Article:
Security researchers are examining newly discovered Mac ransomware samples from the notorious gang LockBit, marking the first known example of a prominent ransomware group toying with macOS versions of its malware.
Ransomware is a pervasive threat, but attackers typically don’t bother creating versions of their malware to target Macs. That’s because Apple’s computers, while popular, are much less prevalent than those running Windows, Linux, and other operating systems. Over the years, though, samples of seemingly experimental Mac ransomware have cropped up a couple of times, creating a sense that the risk could escalate at any moment.
Spotted by MalwareHunterTeam, the samples of ransomware encryptors seem to have first cropped up in the malware analysis repository VirusTotal in November and December 2022, but went unnoticed until yesterday. LockBit seems to have created both a version of the encryptor targeting newer Macs running Apple processors and older Macs that ran on Apple’s PowerPC chips.
Researchers say the LockBit Mac ransomware appears to be more of a first foray than anything that’s fully functional and ready to be used. But the tinkering could indicate future plans, especially given that more businesses and institutions have been incorporating Macs, which could make it more appealing for ransomware attackers to invest time and resources so they can target Apple computers.
“It’s unsurprising but concerning that a large and successful ransomware group has now set their sights on macOS,” says longtime Mac security researcher and Objective-See Foundation founder Patrick Wardle. “It would be naive to assume that LockBit won’t improve and iterate on this ransomware, potentially creating a more effective and destructive version.”
Apple declined to comment on the findings.
LockBit is a Russia-based ransomware gang that emerged at the end of 2019. The group is most known for its sheer volume of attacks, and for appearing well-organized and being less ostentatious and sophomoric than some of its peers in the cybercriminal landscape. But LockBit isn’t immune from arrogance and public aggression. Notably, it called significant attention to itself in recent months by targeting the United Kingdom’s Royal Mail and a Canadian children’s hospital.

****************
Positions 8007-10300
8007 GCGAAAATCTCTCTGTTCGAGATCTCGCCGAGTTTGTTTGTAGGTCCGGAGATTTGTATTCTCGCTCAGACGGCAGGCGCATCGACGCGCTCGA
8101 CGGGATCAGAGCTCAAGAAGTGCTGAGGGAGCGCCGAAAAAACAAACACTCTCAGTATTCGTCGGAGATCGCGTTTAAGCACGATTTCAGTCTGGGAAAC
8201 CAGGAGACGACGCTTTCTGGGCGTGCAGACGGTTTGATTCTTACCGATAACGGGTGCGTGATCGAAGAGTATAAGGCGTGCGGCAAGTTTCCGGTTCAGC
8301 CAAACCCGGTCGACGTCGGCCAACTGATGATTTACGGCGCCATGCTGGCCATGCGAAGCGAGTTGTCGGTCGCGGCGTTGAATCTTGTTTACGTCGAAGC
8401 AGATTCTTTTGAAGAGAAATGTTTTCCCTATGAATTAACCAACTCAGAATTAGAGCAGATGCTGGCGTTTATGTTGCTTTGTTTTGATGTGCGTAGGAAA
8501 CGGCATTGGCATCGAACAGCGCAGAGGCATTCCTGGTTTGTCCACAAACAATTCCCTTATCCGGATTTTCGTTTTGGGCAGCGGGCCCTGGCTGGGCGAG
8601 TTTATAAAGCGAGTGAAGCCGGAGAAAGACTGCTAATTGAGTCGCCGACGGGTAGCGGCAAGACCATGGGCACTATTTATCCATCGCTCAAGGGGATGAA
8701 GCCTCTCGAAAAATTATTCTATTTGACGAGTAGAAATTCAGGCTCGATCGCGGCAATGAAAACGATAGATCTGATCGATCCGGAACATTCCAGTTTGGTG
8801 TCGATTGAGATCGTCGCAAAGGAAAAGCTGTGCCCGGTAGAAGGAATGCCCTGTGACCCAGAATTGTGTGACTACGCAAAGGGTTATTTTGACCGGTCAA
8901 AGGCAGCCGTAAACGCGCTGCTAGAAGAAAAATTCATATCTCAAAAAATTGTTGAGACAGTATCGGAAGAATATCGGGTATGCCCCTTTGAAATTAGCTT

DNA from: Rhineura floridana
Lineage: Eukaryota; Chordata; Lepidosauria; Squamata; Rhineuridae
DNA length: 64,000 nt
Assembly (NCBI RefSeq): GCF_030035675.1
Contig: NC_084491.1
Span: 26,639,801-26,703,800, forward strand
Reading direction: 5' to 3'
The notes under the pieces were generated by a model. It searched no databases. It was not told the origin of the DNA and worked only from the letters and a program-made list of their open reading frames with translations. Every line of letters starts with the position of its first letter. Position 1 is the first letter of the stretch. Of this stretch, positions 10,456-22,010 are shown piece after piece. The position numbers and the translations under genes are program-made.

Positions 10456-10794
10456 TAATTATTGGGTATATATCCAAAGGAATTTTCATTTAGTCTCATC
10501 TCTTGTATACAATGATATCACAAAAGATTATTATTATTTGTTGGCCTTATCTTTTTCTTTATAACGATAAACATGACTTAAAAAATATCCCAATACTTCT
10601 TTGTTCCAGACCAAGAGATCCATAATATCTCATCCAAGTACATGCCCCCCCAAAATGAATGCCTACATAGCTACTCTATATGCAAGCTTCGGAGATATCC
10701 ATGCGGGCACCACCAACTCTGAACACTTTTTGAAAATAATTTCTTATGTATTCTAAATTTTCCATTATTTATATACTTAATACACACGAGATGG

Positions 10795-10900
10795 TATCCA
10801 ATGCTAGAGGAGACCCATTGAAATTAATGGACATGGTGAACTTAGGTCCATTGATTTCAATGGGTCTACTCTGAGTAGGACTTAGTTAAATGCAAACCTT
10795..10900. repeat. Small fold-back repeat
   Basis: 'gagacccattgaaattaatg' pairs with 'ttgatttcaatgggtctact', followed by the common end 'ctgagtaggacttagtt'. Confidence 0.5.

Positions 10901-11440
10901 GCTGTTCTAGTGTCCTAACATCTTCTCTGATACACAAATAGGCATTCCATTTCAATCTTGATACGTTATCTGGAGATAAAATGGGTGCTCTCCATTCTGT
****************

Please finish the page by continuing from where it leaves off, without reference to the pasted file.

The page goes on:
For now, Wardle notes that LockBit’s macOS encryptors seem to be in a very early phase and still have fundamental development issues like crashing on launch. And to create truly effective attack tools, LockBit will need to figure out how to circumvent macOS protections, including validity checks that Apple has added in recent years for running new software on Macs.
“In some sense, Apple is ahead of the threat, as recent versions of macOS ship with a myriad of built-in security mechanisms aimed to directly thwart, or at least reduce the impact of, ransomware attacks,” Wardle says. “However, well-funded ransomware groups will continue to evolve their malicious creations.”
Developing Mac ransomware may not be the highest priority on every attacker’s to-do list, but the field is shifting. As law enforcement worldwide pushes to counter attacks, and victims increasingly have input and resources available to avoid paying, ransomware gangs are getting more desperate for new or refined strategies that will help them get paid.
“The LockBit encryptor doesn’t look particularly viable in its current form, but I’m definitely going to be keeping an eye on it,” says Thomas Reed, director of Mac and mobile platforms at the antivirus maker Malwarebytes. “The viability may improve in the future. Or it may not, if their tests aren’t promising.”
Still, for ransomware actors looking to generate as much revenue as possible, Macs are a potentially appealing untilled field.